Large-scale solar photovoltaic ($25 per kW)

It’s a testament to the ongoing development of solar photovoltaic (PV) technology that, at $25 per kW, large-scale PV installations are among the cheapest power generation technologies for O&M. Of course, the relative simplicity of solar PV is the defining factor here – cleaning and removing debris from PV cells along with careful monitoring of inverter units and AC subsystems are the primary maintenance tasks. The IEA also projects steeply falling initial capital costs for these projects up until 2035, meaning that solar PV is rapidly catching up with fossil fuels as an enticing financial proposition as well as an environmentally responsible one.

Concentrated solar power (CSP), on the other hand, is a more sophisticated and novel technology that has not yet benefited from the collective build-up of research and development that is driving down costs for solar PV. With sky-high capital costs and an O&M burden of $290 per kW in Europe, CSP is currently incredibly expensive to run and maintain, but economies of scale, more resilient materials and declining component costs are expected to bring a significant O&M cost decline in the coming decades; the IEA expects O&M at CSP plants to be $183 per kW by 2035.


Subcritical coal power ($43 per kW)

Coal has long been the workhorse of the power generation market. It may be in the twilight of its reign as environmental policymakers look to limit their reliance on coal-fired power, but its strong all-round financial characteristics will make coal economically competitive in the absence of high costs for carbon emissions or skyrocketing coal prices. O&M costs aren’t spectacularly low for coal, with the cheapest subcritical plants coming in at $43 per kW, the cost rising steadily through the more efficient supercritical and modern ultrasupercritical coal combustion technologies before arriving at $88 per kW in the case of the less-polluting and carbon capture-ready integrated gasification combined cycle (IGCC) plants.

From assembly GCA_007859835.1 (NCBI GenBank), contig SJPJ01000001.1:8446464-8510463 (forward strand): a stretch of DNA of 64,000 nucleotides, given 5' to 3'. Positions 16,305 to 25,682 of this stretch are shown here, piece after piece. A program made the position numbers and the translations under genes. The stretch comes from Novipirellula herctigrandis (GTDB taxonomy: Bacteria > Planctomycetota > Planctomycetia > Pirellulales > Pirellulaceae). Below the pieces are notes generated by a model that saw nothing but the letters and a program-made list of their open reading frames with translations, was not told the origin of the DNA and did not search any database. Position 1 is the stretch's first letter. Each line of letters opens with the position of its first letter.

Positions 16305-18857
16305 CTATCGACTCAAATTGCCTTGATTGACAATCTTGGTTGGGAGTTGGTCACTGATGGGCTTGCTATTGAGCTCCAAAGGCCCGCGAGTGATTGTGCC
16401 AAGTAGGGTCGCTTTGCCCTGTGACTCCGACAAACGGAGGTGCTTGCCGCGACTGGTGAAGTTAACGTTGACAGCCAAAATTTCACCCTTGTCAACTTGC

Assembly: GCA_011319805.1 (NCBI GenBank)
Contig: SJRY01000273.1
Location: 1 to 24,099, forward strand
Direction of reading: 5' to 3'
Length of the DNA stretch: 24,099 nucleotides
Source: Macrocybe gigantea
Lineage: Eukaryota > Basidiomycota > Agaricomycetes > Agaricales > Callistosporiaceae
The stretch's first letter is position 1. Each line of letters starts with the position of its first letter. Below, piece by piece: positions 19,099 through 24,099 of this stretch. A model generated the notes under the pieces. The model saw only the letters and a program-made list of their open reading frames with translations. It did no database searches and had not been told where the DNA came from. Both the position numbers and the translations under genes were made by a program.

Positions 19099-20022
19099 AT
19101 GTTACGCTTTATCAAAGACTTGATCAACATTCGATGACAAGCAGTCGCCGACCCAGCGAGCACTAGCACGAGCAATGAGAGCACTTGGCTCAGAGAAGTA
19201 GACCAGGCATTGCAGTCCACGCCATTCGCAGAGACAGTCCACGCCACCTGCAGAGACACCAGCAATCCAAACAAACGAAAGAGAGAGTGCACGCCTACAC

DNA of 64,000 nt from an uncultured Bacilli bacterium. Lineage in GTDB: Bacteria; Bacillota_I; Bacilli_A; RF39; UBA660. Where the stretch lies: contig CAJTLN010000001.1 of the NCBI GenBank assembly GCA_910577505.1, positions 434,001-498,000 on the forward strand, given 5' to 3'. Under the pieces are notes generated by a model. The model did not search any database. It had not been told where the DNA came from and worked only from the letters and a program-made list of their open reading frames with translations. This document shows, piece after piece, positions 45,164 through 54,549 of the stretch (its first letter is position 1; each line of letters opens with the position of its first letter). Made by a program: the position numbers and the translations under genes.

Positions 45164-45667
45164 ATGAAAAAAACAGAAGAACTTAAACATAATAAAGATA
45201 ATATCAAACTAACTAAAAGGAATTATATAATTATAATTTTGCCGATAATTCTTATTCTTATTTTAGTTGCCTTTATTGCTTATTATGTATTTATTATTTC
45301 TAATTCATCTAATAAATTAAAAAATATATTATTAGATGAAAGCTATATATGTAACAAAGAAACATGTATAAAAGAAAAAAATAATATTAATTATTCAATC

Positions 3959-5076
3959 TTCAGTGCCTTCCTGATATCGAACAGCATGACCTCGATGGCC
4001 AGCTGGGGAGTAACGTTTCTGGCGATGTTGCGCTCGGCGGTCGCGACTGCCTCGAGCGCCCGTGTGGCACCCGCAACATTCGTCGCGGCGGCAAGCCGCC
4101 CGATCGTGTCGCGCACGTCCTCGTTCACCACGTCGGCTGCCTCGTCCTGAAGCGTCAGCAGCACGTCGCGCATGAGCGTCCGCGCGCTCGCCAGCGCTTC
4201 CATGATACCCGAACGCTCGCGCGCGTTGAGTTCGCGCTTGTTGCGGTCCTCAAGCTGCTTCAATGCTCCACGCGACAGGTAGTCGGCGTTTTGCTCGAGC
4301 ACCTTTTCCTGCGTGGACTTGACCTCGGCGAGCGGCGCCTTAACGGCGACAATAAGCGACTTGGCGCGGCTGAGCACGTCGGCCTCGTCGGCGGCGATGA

A major driver for O&M costs at coal-fired plants is monitoring and servicing the many moving parts involved in the generation process, including turbines and generating sets, coal yard conveyors and handling systems. As coal power stations are often baseload plants, these components are often expected to operate continuously while being subjected to heavy loads and high temperatures, as well as varying levels of dust, dirt and moisture. Innovations in predictive maintenance and asset optimisation have helped bring down costs over the years, but O&M expenditure in this highly mature sector of the industry is now expected to remain stable through to 2035.


Onshore wind power ($46 per kW)

Access is the predominant issue for wind turbine O&M, as the stark disparity between costs for onshore and offshore wind farms demonstrates. Operation and maintenance costs at onshore wind power sites now rival the simplest coal technologies at $46 per kW, and are expected to fall below the coal O&M price by 2020. Their offshore counterparts, which are also vastly more capital-intensive to build, are currently sitting at $181, nearly four times the expense.